The following story proves that not all “Anglo-Hits” come from Britain, Australia or America. Fool’s Garden is pop coming from Pforzheim – a peaceful little city in western Germany. “The traffic lights here are always red and green traffic lights here are very rarely seen,” it reads in an online description of the city. Metaphorically seen a well matching comparison, imagining Fool’s Garden upcoming career at the time when Lead-Singer Peter Freudenthal founded the combo in 1991. With first appearances in local radio broadcasts and local television programs, they started to draw attention to their music and 1993 finally released their self-titled debut album “Fool’s Garden”. However, the album could not really knock anybody’s socks off – but the foundation was laid.
In the fall of 1995, Fool’s Garden released “Lemon Tree” as the lead single of their upcoming third album. “The song came to me as I waited for my girlfriend and it was immediately clear to me that this song is something special. A day of production – the rest is history, which continues to this day,” explains singer Peter Freudenthal. In Germany, the single remained in the charts for 36 weeks, including 15 weeks in the Top Ten. Overall, the title has been translated into 45 languages and was published in over 40 countries. In Germany, Switzerland, Austria, Belgium, Denmark and France, the single was awarded gold; in Norway and Ireland Fool’s Garden even received platinum status. The following album “Dish of the day” also made the jump to the top of numerous charts, achieved platinum status in Germany, and gold in Austria, Switzerland, Denmark, Italy, Singapore, China and Malaysia. In 1996 the band was awarded as the most successful young band with several international awards as for instance the “Bambi”, ”The Golden Europe”, “The Golden Tuning Fork” and the “Echo”.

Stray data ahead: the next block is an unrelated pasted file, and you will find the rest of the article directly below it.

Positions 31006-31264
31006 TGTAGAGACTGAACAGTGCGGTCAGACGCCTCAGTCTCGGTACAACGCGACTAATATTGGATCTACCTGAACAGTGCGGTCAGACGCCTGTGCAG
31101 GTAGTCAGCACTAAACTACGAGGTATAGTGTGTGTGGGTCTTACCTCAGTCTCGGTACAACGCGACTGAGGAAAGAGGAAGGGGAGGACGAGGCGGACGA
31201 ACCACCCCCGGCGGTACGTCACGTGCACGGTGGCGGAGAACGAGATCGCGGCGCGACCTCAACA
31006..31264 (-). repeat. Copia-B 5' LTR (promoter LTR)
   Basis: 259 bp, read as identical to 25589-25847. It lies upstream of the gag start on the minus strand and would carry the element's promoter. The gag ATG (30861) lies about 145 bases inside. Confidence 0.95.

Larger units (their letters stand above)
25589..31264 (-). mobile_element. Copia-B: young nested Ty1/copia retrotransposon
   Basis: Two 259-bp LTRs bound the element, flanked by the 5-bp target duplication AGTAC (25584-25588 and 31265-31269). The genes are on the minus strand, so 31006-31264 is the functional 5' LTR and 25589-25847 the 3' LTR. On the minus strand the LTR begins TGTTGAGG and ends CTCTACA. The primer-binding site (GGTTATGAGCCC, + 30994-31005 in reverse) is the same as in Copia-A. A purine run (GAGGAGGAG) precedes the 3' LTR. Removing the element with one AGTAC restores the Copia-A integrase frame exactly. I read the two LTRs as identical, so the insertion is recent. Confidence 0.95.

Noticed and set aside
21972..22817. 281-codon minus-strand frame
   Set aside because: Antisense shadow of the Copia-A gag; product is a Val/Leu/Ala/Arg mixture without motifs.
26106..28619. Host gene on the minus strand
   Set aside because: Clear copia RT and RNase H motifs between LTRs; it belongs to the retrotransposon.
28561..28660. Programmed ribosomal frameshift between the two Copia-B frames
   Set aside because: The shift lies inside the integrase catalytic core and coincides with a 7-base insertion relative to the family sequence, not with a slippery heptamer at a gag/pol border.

Unfortunately, it remained a commercial One Hit Wonder. Following the recognition of Lemon Tree, the band released the albums “Go and Ask Peggy for the Principal Thing” (1997), “For Sale” (2000) and “25 Miles to Kissimmee (2003)”, which proofed to be commercially unsuccessful. Sacked by their record company in 2003, the band performs without a record company ever since and after the separation of two band members also performs under a new name – Fools Garden. New Name? Look closely: the apostrophe is missing. In 2012 they released their last album where the cover was designed by ex-Beatles graphic Klaus Voormann. While fans still have to wait for a real cracker in type of “Lemon Tree”, Fools Garden delight their audience at smaller venues and developed new music markets in Lithuania and Russia. Fools Garden for example played for the 750-year celebration of the Königsberg in front of 100,000 visitors in Kaliningrad. The most loyal fans, however, are still represented in the Asian region. Only recently the band was playing for a charity event for earthquake victims in China. I think this is the only way a band like Fools Garden can handle success.
“If you played in Russia live front of over 100,000 people and appeared on Chinese television in front of 30 million people, if you wrote a song that is being played everywhere in the world, so far has sold more than six million records and has been translated into more than 40 languages and is already a classic – then you don’t have to prove anything to anyone anymore”.